With natural resources—terrestrial or coastal—fastly diminishing, governments are now resorting to biodiversity conservation, fast-tracking the introduction of new legislations, as well as the amendment of existing ones, and laying out programs that interpret existing practices and research agendas. This paper examines how biodiversity conservation—in addition to eco-tourism—has become an important symbol of the modernizing state of Sabah, Malaysia. It further examines the effects of biodiversity conservation on state and community management of natural resources, with particular reference to the management of natural resources by the indigenous peoples of Sabah. Citing case studies and focusing on a forest community at Kiau Nuluh, in the district of Kota Belud, Sabah, this paper evaluates strategies used by indigenous groups to maintain access and control over the management of natural resources—and by implication to livelihoods—via ecotourism, making creative alliances with non-government organisations as well as forging cooperation with government agencies which act as custodians of these resources. For a majority of indigenous groups however, the practice of biodiversity conservation has meant reduced and controlled access to natural resources, considering the fundamental issue of the lack of security of tenure to the land claimed under customary rights. New initiatives at recognizing Indigenous and Community Conserved Areas (ICCAs) by international conservation groups provide a means for tenure recognition, for a price, of course.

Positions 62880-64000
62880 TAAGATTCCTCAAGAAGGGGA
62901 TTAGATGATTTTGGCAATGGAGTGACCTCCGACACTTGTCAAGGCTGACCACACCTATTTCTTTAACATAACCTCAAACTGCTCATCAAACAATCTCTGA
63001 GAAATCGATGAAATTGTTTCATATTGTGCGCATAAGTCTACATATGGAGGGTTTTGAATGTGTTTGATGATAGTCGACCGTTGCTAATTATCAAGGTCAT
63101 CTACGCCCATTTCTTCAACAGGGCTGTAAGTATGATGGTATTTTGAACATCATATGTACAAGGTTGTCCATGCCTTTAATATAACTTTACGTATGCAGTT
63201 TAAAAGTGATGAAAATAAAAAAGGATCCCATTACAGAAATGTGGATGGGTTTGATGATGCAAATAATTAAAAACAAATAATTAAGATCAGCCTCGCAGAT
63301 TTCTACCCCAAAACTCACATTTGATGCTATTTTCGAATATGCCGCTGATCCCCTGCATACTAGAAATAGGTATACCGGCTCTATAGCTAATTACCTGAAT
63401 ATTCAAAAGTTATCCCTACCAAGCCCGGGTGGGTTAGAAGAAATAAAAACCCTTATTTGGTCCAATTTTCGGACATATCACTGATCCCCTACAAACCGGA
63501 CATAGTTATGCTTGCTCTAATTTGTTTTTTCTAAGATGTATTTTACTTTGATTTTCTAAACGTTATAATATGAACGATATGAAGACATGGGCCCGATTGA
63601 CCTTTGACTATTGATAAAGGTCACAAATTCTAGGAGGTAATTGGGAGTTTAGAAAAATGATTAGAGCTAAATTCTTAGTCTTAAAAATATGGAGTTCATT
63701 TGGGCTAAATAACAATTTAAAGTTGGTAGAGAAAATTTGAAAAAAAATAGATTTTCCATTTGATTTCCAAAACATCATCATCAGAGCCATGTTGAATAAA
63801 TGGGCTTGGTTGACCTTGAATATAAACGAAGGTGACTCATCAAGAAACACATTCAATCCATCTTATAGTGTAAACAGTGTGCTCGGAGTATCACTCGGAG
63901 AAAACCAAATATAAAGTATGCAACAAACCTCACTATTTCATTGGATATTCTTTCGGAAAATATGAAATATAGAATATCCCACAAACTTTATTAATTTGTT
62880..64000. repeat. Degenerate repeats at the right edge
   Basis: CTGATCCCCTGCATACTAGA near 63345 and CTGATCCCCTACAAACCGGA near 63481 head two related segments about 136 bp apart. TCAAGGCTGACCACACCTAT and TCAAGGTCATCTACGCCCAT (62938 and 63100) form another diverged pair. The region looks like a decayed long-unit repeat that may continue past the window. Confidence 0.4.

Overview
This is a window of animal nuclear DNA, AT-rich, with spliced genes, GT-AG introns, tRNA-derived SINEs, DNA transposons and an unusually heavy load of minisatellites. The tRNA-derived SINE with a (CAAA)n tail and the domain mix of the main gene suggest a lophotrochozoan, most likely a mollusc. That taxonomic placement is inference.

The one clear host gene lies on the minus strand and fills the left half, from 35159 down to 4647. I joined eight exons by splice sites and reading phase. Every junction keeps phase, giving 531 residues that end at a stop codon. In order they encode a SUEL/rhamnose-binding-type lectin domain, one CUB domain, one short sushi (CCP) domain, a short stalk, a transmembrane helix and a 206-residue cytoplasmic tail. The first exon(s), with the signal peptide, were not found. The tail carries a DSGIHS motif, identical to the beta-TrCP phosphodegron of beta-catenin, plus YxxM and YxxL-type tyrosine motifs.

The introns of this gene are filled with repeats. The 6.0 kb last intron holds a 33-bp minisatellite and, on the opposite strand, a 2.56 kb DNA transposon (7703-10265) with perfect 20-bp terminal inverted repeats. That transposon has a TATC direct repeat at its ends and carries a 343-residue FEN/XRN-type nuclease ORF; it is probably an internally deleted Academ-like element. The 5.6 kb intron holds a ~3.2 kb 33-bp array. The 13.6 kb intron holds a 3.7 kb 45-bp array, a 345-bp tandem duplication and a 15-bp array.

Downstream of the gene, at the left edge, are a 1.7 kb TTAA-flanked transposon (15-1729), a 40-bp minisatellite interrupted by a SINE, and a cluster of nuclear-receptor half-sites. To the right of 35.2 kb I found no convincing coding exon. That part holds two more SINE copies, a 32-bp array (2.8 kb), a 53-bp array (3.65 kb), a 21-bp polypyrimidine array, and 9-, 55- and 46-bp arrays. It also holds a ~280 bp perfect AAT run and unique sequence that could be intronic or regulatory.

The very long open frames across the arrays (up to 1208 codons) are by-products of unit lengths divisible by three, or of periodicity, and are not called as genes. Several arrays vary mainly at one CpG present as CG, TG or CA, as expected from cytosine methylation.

The recognition of ICCAs also faces obstacles arising from developmentalist ideology which upholds that forests are valuable only when converted to other land use, and not left to stand for their intrinsic value.